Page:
ROBERT SIEGEL, host:
Summer is almost here, which means that it's time for our summer reading series, You Must Read This. It features writers talking about books they love.
New Yorker writer Adam Gopnik starts this off this year telling us about a poet who has become a part of his daily routine.
Mr. ADAM GOPNIK (Writer; Resident, New York): Every other year, it seems, the Nobel Prize in literature goes to an obscure European writer full of hard consonants and solemn purposes, whom we all agree to honor for a day and forget all about right after. But the bright exceptions of the list is the Polish poet Wislawa Szymborska, who won the Nobel in 1996.
Szymborska is not merely a great writer, like many others. She is a necessary writer, as necessary as toast.
Every month, it seems, I give to someone a copy of one of her books and guess for what she's written, in response, not just admiration or respect but eyes alight with delight, recognition, laughter and that special kind of happiness that comes from seeing a small truth articulated as a sharp ironic point.
Born in 1923, and spending most of her life in the Polish city of Krakow, Szymborska survived the Second World War as a railroad worker, and then spent the long years of the Russian occupation as one of the more discreet kinds of Polish dissident.
Yet her exposure to the pain of history did not turn her into a poet of history in the usual sense. She lived through some horrible times, but rarely wrote about them directly. Her poems take small subjects and make much of them. In her poetry, a child about to pull a tablecloth from a table becomes the type of every scientist beginning an experiment; a visit to the doctors, with its stripping down and piling on of clothes becomes a metaphor for all we go through in the company of the odd and any mechanisms, our naked bodies.
In the poem of hers that I used for the epigraph for my own last book, she writes all about the range of human and historical difficulties that make the decision to have a child impossible at any moment. We just can't do it, it's the wrong time to try and yet we do.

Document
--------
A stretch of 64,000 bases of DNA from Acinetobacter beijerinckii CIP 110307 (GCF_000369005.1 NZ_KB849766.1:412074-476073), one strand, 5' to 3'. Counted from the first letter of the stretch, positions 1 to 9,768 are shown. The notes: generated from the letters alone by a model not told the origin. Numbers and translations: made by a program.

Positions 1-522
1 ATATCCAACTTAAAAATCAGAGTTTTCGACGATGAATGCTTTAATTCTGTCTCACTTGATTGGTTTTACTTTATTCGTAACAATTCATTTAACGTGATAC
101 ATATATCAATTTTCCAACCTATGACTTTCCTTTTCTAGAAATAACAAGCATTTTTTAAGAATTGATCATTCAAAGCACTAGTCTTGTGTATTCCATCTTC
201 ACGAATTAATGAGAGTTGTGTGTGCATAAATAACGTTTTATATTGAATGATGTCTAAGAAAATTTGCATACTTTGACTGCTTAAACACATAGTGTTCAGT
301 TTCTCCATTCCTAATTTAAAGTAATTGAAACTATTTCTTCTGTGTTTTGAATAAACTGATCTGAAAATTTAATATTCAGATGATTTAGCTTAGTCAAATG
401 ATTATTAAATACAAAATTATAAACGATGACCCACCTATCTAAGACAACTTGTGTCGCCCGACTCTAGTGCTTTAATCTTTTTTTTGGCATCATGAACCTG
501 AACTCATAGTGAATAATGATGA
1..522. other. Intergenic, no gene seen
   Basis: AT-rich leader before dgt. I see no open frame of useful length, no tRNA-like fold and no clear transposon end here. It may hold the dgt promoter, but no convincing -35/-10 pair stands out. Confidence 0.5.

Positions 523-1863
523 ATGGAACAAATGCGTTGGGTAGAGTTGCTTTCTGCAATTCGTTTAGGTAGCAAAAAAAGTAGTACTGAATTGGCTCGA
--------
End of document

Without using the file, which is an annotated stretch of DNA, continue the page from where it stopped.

This is from her poem, "A Tale Begun"
(Reading) The world is never ready for the birth of a child. Our ships are not yet back from Winnland. We still have to get over the San Gothard(ph) pass. We've got to outwit the watchmen on the desert of Thor, fight our way through the sewers to Warsaw's center, gain access to King Harald the Butterpat, and wait until the downfall of Minister Fouche.
And then she goes on to conclude…
(Reading) May delivery be easy. May our child grow and be well. Let him be happy from time to time and leap over abysses. Let his heart have strength to endure and his mind be awake and reach far. But not so far that it sees into the future. Spare him that one gift, o heavenly powers.
And I have always been moved and inspired by the text of her Nobel Prize acceptance speech. She writes…
(Reading) Astonishing is an epithet concealing a logical trap. We're astonished, after all, by things that deviate from some well-known and universally acknowledged norm, from an obviousness we've grown accustomed to. But in the language of poetry, where every word is weighed, nothing is usual or normal. Not a single stone and not a single cloud above it. Not a single day and not a single night after it. And above all, not a single existence, not anyone's existence in this world.
That's Szymborska's faith. I have a hard time knowing how I would get through a single ordinary day in my own life without her poetry.
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SIEGEL: Adam Gopnik is the author of "Through the Children's Gate: A Home in New York." Next week, on You Must Read This, Rebecca Scott(ph) raves about Moby Dick's erotic beninese. And you can find the wealth of some of reading recommendations at npr.org/summerbooks.
REBECCA ROBERTS, host:
You're listening to ALL THINGS CONSIDERED from NPR News.
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